Favorite Tips From "The French Chef"
Cooking shows have been a regular part of my television viewing since long before Emeril and the Food Network became household words, or Top Chef began scoring top ratings.
Graham Kerr, Jeff Smith, Justin Wilson, Martin Yan, Marian Morash ~ they all found their way into my living room, and of course the creativity and talent you can catch on the tube today is nothing short of impressive.
But in the world of television cooking, as with so many other things, it's that first experience that ends up making a lasting impression and consequently, in my estimation, Julia Child still reigns supreme.
Photo taken from "Julia's Kitchen Wisdom" ~ captioned "Goose ready to take off"
The 2009 film "Julie and Julia," created renewed interest in Julia Child and her career, but her wealth of cooking knowledge and talent for sharing it with home cooks through television and books has been iconic in the world of food for a long, long time.
She made her television debut in 1963 on WGBH in Boston, and 46 years later her books are still among the first I grab from the shelf when I need to "consult." I love the little book she wrote in 2000 called Julia's Kitchen Wisdom. It's compiled from Julia's "trials, remedies, and errors" throughout her career in the kitchen. I thought I'd share some of my favorite and most used tips from that publication here.
- Give canned broth some fresh flavor by simmering for 15 to 20 minutes with a handful of minced carrots, onions and celery and a splash of white wine (I like to add a little parsley too).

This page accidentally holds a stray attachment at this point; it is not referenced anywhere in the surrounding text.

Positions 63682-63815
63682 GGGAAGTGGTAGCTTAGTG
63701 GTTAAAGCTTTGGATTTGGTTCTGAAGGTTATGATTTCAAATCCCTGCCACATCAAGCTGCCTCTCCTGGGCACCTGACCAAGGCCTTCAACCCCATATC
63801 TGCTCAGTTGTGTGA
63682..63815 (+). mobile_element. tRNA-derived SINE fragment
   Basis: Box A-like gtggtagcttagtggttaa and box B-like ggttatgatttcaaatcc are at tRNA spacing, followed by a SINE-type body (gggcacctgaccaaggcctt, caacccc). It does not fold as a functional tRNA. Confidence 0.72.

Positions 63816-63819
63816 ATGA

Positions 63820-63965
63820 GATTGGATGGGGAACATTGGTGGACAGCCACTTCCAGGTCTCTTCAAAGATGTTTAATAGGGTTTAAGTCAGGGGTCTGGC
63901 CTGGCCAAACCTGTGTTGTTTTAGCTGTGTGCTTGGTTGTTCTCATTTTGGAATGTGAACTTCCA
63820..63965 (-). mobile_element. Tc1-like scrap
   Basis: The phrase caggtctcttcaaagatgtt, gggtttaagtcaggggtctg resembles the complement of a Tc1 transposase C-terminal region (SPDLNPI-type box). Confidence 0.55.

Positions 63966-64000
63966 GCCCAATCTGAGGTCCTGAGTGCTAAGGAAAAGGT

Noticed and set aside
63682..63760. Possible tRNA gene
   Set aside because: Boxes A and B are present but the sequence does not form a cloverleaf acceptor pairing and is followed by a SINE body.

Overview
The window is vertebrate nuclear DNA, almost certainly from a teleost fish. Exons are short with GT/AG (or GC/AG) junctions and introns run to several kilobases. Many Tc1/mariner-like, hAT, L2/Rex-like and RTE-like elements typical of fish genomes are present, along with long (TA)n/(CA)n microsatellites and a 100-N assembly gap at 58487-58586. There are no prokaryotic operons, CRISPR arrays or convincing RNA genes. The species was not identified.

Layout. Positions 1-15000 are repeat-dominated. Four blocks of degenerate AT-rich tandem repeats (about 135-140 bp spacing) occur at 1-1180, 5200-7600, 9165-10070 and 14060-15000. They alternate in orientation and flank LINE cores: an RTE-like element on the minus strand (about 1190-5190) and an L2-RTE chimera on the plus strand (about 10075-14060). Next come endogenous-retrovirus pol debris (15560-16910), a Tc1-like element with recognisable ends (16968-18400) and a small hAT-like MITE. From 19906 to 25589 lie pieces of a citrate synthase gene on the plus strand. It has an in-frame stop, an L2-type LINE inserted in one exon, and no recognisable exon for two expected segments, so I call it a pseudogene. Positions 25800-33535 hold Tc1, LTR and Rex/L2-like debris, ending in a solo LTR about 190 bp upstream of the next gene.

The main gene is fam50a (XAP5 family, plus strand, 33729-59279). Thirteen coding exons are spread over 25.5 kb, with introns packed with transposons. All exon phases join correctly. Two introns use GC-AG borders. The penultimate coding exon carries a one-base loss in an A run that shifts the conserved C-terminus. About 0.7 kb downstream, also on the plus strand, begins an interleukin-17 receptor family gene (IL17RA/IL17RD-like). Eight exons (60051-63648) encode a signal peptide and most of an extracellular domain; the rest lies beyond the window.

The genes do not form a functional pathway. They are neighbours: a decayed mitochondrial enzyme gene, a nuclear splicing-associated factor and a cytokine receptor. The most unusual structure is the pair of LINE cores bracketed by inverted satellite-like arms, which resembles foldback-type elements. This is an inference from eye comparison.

- General salt proportions: For liquids, use 1-1/2 teaspoons per quart. For raw meat, use 3/4 to 1 teaspoon per pound.
- Roast chicken timing: Begin with a standard 45 minutes, then add 7 minutes per pound of weight - e.g. a 3-pound chicken would roast for 66 minutes.
- For maximum flavor development, the ideal temperature for rising dough is 70° to 75°F.
- Baking powder, once opened loses its strength after about six months. To test it, stir one teaspoon into 1/2 cup of hot water. It should actively produce bubbles immediately - if it doesn't, discard it and buy fresh.
- To sauté mushrooms, toss frequently them until butter (or oil) is first absorbed, then reappears on the surface. At this point, the mushrooms will begin to brown.
- Test meat for doneness frequently by pressing it with your finger - if it feels soft and squishy, it is very rare, lightly springy is medium, no spring - well done.
- Whisk together equal quantities of sour cream and heavy cream as a substitute for crème fraîche.
Three of the commenters below won a copy of "Julia's Kitchen Wisdom" (courtesy MyGourmetConnection) for letting us know what they learned from Julia Child. The contest ended on August 7, 2009, but please share any tips and inspiration you've learned from "The French Chef."
Congratulations to Ronna, Jannine and Audrey! Enjoy the book.